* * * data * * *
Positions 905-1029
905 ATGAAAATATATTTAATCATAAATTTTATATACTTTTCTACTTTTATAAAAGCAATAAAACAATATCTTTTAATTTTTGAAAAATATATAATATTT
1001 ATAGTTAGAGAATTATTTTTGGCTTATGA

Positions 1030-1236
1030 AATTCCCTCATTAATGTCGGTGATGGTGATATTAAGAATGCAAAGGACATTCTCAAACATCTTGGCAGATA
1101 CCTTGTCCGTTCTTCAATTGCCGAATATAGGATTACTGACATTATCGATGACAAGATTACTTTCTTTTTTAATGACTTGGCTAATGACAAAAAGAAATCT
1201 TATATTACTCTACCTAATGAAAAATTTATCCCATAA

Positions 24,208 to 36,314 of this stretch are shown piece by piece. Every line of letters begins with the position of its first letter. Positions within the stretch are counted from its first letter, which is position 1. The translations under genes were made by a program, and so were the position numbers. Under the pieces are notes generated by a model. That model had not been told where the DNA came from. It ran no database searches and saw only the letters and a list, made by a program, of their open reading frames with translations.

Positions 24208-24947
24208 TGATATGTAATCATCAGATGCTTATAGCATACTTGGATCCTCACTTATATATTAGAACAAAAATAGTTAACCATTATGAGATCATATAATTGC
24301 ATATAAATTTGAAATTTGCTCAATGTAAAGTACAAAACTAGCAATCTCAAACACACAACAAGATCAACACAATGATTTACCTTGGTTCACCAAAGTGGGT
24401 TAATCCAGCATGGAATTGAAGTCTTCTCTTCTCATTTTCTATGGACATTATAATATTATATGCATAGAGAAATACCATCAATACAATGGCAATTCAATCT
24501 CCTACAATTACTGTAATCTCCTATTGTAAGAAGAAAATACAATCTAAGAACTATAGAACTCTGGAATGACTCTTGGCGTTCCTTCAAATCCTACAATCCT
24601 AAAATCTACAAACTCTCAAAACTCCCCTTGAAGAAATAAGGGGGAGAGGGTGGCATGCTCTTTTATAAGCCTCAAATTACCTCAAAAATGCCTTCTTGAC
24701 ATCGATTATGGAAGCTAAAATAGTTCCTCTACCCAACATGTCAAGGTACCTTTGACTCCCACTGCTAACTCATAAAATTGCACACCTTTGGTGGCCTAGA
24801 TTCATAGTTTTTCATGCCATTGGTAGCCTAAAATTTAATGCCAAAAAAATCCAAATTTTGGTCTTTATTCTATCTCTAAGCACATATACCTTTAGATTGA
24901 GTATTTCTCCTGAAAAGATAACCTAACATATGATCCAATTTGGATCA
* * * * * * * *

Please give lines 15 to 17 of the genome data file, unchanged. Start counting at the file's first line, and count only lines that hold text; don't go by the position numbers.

24701 ATCGATTATGGAAGCTAAAATAGTTCCTCTACCCAACATGTCAAGGTACCTTTGACTCCCACTGCTAACTCATAAAATTGCACACCTTTGGTGGCCTAGA
24801 TTCATAGTTTTTCATGCCATTGGTAGCCTAAAATTTAATGCCAAAAAAATCCAAATTTTGGTCTTTATTCTATCTCTAAGCACATATACCTTTAGATTGA
24901 GTATTTCTCCTGAAAAGATAACCTAACATATGATCCAATTTGGATCA